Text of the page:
THE UNION Finance Ministry has finalised the broad contours of the electoral bonds scheme that was announced this Budget, and is expected to forward it to the Reserve Bank of India, Election Commission and political parties by the month-end to initiate wider consultations. According to the draft norms, each political party would have to open designated accounts for this purpose, with one or two banks being mandated by the RBI for issuing the bonds, which would have to be redeemed within a month or so, said two senior government officials involved in the exercise.
“The matter will be put in fast-forward mode as soon as the recently appointed Economic Affairs Secretary Subhash C Garg takes charge next week. The process is likely to be completed by the end of this month,” said one official.
Asked about issues of transparency raised by the outgoing Chief Election Commissioner Nasim Zaidi, another government official said that the bond’s norms have been drafted keeping in view the concerns pertaining to transparency and money laundering.
On Sunday, Zaidi had told The Indian Express that electoral bonds would impact transparency negatively and that the Election Commission had not been consulted on the issue.
Union Finance Minister Arun Jaitley, during his Budget speech in February, had proposed steps for cleansing political funding, including a ban on cash donations of over Rs 2,000 to a political party from any individual.
Also, he had announced the proposal to issue electoral bonds through which a donor could buy bonds from authorised banks against cheques and digital payments that would be redeemable only in the designated account of a registered political party.
Speaking at an ICAI event Saturday, Jaitley had reiterated that cleansing political funding was a “big challenge” and that the government was working on the electoral bond mechanism to end corruption and ensure that only tax-paid money enters the political system.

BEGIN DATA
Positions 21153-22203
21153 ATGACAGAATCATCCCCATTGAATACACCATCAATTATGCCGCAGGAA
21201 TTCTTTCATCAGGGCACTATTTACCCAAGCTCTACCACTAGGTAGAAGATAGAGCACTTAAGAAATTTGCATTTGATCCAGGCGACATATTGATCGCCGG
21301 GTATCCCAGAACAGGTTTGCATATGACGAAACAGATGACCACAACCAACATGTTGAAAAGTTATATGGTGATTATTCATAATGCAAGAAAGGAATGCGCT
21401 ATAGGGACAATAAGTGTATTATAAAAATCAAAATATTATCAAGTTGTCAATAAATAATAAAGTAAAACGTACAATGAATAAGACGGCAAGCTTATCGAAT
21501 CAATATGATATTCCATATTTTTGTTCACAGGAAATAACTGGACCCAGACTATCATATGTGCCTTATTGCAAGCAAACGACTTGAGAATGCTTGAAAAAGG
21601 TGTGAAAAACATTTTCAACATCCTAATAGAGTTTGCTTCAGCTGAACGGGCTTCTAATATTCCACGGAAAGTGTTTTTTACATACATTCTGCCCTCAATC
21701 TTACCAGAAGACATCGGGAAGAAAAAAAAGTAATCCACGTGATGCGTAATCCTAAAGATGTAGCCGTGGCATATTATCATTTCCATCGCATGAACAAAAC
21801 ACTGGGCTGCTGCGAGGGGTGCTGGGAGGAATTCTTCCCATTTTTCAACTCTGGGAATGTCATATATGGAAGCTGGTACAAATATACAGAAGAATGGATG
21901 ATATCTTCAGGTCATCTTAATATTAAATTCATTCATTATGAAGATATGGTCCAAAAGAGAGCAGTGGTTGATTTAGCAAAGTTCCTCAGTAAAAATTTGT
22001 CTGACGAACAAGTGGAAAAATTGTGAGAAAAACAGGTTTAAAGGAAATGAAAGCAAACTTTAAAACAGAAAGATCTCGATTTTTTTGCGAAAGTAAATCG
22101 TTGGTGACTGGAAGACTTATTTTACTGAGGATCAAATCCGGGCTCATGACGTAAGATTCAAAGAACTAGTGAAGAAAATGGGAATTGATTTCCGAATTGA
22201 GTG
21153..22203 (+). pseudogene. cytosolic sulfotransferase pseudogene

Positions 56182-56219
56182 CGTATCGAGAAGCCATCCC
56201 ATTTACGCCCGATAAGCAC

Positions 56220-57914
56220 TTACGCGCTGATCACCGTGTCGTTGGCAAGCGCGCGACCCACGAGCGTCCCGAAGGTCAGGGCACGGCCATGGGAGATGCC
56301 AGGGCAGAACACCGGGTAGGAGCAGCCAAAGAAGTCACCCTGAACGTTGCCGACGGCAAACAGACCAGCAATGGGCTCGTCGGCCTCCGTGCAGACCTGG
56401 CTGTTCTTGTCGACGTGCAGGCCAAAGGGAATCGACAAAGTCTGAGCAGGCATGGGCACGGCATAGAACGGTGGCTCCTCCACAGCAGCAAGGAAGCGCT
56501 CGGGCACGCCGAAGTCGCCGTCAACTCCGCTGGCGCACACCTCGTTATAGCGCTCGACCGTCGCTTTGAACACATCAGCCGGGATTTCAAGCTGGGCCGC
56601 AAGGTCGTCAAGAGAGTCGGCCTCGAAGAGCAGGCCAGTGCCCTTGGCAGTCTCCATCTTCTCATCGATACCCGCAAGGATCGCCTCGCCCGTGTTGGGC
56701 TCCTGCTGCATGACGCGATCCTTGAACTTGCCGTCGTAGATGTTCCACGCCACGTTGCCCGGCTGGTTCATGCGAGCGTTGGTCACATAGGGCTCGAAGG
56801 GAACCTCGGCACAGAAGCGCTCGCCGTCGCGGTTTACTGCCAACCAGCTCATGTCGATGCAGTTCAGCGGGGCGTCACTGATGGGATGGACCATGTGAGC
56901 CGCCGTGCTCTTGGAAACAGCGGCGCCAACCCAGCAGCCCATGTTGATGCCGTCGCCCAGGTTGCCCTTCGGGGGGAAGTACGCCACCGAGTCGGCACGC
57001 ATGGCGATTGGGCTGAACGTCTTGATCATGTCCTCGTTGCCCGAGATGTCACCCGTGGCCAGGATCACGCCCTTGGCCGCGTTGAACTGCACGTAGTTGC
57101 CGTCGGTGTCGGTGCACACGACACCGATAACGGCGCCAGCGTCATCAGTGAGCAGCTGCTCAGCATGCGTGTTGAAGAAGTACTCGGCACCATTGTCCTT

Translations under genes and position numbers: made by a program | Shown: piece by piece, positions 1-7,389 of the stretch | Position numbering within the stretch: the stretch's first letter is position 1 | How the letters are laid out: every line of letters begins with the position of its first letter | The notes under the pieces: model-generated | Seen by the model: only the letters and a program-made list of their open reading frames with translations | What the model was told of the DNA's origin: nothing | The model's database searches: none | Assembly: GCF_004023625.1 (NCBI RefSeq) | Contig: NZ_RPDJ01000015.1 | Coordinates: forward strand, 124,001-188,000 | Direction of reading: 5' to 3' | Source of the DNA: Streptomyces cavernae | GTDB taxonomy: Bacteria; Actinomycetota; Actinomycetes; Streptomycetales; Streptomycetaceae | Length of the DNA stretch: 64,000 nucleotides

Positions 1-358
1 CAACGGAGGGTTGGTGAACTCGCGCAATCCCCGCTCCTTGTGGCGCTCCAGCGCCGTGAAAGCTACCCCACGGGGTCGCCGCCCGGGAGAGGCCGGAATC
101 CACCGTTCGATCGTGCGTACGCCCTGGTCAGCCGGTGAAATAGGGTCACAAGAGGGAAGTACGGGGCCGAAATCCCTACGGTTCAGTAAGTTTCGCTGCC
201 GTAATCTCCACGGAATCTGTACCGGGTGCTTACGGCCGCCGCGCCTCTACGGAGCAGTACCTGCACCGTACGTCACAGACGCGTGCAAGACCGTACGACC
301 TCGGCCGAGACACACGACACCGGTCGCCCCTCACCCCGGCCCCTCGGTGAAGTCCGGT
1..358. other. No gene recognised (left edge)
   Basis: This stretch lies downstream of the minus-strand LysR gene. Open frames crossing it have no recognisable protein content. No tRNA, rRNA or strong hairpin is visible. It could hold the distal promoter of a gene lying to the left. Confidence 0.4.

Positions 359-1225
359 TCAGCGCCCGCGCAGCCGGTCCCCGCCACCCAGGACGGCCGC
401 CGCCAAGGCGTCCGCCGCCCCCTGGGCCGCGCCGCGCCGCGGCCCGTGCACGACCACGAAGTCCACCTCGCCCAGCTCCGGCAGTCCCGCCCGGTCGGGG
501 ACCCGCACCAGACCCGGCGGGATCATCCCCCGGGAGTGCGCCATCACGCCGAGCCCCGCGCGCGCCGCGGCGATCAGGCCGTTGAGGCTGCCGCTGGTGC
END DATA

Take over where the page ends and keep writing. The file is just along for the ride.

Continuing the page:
The government, in the Budget Session, had also introduced the omission of the first proviso in Section 182 of the Companies Act 2013, which consequently removed limits on corporate donations to political parties.
According to the Finance Bill amendments, the previous limit of 7.5 per cent of the average three-year net profit for political donations has been removed and companies are no longer required to name the parties to which such contributions are made — they will be required to disclose the amount.
Last month, in a letter to the Law Secretary, the Election Commission had flagged the recent amendments in the Representation of the People (RP) Act and the Companies Act, which exempt political parties from disclosing donations received through electoral bonds and remove the cap on corporate contribution to political parties, respectively.
Under Section 29 (c) of the RP Act, political parties have to file contribution reports with details of donors for contributions above Rs 20,000. This was amended in the Budget session of Parliament to introduce a new proviso and explanation that exempt political parties from disclosing donations received from electoral bonds, even if it is above the prescribed limit.
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